Whoever created this for me, I am in your debt. You have so handily merged the core pleasures of my life into one besprinkled silkscreen. I feel faint. What a rush. I may expire from the ecstatic shock of it all.

I believe in you, Donuts and Bacon maker. And clearly--clearly!--you believe in me too. It is so reassuring to see that my dearest interests are in fact represented. Thanks so much for stepping up the game and giving us a little unhealthy competition outside the two-party system. Taste we can believe in!

Saturday, October 04, 2008

birds, bees, benevolence

If you're thinking of picking up a costume for you, your pup, your cat, or the one your grandfather still calls your "special friend," you might consider supporting the folks at Costume Studio. Apparently 100 percent of their proceeds above cost go to giving second chances to kids in the effed up regions of Uganda.

They are at

It's a partnership among a number of groups, including InvisibleChildren, which does work akin to the Coalition to Stop the Use of Child Soldiers, and GoodSociety, a crew of trendy, sulky model types who actually do important work, including big intervention in the sex traffic market.

All that just from buying Bruno a bumble bee costume. Nice.

Spoiler alert for the masses who care: I am considering the cute pet costume below for Stella. Maybe we will go as the birds and the bees. Hilarious, I know. It was Stella's idea. (A breathable mesh bee! C'mon ... who could resist?)

Wednesday, October 01, 2008

did eleanor gambol around in a tankini? no.

If I've not made it apparent by reviewing titles like Encyclopedia of Third-Wave Feminism, Bitchfest, or Female Chauvinist Pigs, I am all for women in the spotlight. I support gals doing just about anything they want to do: politicians, forklift drivers, top chefs, ship captains, anarchists in retail, architects, web nerds, CEOs, CPAs, MDs, beauty queens, whatever. Like I said, I'm all for it. Any of it.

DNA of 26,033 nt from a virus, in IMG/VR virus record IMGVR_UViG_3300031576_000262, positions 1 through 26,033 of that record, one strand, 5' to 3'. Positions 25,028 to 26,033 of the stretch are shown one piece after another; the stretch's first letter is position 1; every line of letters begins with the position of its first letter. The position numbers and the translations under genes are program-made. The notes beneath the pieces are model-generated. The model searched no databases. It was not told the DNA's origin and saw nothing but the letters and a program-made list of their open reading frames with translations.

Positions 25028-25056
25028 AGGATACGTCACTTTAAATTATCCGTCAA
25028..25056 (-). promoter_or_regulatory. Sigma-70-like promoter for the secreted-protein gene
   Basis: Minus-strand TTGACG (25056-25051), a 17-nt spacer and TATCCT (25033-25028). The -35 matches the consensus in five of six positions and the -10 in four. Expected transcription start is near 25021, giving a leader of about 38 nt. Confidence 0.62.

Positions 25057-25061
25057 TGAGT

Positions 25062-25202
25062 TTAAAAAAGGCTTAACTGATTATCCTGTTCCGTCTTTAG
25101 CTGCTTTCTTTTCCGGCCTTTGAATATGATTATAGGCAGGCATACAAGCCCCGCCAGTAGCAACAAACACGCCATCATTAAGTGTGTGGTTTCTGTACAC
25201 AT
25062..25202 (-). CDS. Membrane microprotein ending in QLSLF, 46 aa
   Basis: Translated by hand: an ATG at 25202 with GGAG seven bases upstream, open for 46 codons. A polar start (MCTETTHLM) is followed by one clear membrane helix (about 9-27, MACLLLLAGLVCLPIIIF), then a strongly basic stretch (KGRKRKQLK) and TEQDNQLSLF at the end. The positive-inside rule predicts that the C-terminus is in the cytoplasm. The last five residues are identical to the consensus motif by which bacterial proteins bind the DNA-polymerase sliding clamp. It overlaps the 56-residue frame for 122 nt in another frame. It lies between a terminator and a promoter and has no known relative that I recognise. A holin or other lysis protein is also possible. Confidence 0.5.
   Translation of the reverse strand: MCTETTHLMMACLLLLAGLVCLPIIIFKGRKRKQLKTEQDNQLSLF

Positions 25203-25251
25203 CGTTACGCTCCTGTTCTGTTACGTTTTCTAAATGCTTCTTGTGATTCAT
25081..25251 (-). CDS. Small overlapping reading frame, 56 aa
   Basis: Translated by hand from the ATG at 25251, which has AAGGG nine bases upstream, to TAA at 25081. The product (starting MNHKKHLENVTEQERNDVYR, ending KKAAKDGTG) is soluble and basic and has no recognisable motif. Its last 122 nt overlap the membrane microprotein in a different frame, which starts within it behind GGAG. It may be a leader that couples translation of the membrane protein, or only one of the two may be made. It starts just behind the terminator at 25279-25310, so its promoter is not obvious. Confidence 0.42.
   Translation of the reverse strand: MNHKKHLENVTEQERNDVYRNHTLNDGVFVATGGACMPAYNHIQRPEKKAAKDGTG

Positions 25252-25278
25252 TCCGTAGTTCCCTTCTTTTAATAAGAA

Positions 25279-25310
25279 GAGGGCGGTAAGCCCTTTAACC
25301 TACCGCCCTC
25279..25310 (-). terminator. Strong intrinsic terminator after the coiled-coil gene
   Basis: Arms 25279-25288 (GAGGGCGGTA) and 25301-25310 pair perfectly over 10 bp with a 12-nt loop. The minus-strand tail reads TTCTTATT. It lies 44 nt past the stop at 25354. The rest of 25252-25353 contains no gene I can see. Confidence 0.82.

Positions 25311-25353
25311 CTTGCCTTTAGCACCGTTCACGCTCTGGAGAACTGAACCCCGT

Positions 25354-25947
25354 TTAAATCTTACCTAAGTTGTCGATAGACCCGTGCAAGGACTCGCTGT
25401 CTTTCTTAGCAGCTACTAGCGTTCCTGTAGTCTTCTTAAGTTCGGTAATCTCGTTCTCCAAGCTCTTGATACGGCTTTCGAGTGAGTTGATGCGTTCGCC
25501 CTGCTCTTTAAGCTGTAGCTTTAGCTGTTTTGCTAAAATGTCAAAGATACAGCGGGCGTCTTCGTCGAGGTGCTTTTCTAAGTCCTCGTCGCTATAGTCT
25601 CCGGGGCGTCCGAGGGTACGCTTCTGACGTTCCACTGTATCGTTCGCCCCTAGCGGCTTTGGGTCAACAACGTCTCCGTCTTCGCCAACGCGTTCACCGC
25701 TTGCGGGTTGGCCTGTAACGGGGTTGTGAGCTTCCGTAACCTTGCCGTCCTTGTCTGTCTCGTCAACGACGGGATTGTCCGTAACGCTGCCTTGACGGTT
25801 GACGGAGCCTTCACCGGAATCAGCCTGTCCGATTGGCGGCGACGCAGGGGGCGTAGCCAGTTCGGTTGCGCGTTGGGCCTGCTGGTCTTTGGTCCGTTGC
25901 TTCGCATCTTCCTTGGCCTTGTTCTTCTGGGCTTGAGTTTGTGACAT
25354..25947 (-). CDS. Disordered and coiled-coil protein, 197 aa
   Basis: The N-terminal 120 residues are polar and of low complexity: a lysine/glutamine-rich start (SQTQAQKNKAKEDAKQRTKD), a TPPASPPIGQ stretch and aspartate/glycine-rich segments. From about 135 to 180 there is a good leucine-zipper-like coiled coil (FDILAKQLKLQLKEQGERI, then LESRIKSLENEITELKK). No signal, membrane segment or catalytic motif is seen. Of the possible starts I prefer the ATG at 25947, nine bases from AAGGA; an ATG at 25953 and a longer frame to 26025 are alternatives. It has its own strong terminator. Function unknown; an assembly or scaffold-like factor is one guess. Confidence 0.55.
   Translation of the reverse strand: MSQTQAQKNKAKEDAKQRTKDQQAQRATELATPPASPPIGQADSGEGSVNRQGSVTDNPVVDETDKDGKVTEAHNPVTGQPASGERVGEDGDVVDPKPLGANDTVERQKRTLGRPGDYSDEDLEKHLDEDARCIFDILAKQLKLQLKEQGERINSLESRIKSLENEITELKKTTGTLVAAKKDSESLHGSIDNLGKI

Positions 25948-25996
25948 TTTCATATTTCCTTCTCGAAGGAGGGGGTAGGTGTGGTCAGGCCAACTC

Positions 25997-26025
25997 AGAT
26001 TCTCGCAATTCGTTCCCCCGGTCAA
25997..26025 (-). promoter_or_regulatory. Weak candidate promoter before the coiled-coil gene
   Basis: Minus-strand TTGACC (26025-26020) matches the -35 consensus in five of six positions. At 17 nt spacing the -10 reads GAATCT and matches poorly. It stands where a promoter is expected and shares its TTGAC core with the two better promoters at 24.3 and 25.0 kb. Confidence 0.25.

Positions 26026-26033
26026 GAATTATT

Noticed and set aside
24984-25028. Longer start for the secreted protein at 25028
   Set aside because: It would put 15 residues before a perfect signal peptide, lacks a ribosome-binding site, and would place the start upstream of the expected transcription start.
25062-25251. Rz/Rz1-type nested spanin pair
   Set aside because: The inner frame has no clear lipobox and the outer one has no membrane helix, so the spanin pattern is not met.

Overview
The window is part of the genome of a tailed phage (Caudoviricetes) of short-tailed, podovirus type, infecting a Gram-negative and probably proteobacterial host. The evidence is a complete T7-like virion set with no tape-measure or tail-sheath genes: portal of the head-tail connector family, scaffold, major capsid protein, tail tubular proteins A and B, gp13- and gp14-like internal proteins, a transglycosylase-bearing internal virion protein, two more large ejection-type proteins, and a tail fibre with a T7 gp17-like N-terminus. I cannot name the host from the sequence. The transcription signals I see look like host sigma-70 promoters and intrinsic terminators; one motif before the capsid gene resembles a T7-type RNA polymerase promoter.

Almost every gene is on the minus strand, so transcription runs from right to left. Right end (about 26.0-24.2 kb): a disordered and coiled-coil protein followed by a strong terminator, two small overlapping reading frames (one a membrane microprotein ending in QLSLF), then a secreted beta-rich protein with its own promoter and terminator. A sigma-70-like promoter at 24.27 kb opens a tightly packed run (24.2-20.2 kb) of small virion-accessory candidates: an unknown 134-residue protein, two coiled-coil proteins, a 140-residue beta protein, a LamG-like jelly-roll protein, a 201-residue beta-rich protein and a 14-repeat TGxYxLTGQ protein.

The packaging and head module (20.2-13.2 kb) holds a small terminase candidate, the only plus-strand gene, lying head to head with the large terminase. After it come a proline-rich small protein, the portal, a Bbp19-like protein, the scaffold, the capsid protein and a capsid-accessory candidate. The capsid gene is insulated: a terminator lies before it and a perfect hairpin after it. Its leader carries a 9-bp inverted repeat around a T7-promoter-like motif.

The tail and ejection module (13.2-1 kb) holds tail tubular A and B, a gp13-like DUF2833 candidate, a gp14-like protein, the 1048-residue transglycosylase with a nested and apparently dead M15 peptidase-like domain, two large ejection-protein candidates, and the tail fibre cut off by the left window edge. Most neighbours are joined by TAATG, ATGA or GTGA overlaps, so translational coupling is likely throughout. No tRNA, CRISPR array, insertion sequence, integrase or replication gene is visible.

However. There is always a however. I want you to appreciate that I have waited all my little life to see a woman vie--with a realistic chance--for White House digs. And while I did not vote for Clinton and sure as hell am not voting for McCain/Palin, I still believe given the gender ratios that this should have been an American era lit by at least a few heraldic moments of women inspiring women. Alas, my sisters of perpetual dismay, we do not appear to be in for such oratorial treats.

Instead, we relive the--I'm sorry to say it--total asshattery that has become the American political parade since Bush got out his fiddle and tinderbox. The bar of our discourse has dropped so low even the most spineless opportunists could not limbo below it as they recite jumbled soundbites. I'm sorry. But really. Can we no longer even name our newspapers, let alone determine whether we agree with what's in them? This is shameful. I feel I am having capsaicin rubbed into my eyes every time Palin gets on what she justifies my calling the boob tube, as if I've got stabbing ghost pains in what was once my hopeful heart. I am not entertained. I am not laughing.

Now I'm not saying a leader has to have nursed political ambition at her mother's breast, nor spied political destiny through the crib bars. Her political trajectory ought not trace back to age six when she first won a Merrick medal precociously debating the South African trade deficit in the Wee Model UN and tasted glory, later winning landslide support for the coveted Junior Statesmen Debate Director gavel.

No! What the hay, friends? Let's do things a little differently this time around. Let's go to the other extreme and elect a liberal-arts dabbler who has no idea what she's doing. That sounds fun--someone with a colorful background, with street creds, sure, and lots of different experiences--a little more attorney, governor, grassroots organizer, senator, or something-something-committee chair woulda been nice mixed in there somewhere, but hey, I'm easy--just assure me she's woven it into a singular vision, much of which we can feel represents our values and hopes and needs.

But even then, some things cannot be woven. Like bathing suits. And what I cannot brook--permit me redundancy for emphasis--what I will not abide, is a vice president who has strutted across the stage in heels and a red bathing suit. This is my limit.

I do not want to be watching a debate, all the while recalling another view of the candidate and considering how very different she looks from that fembot strut she did in the beauty pageant, the spitting (and sipping and smoking) image of Aunt Sandy on the Carnival Freedom cruise to Cabo, you know, with the flirtatious prance around the cabana boy on the lido deck and the downed martinis on karaoke night. Oh yes, you know the one.

Now bring me a sack to put over my head tomorrow, god damn it. I simply cannot stand much more of this.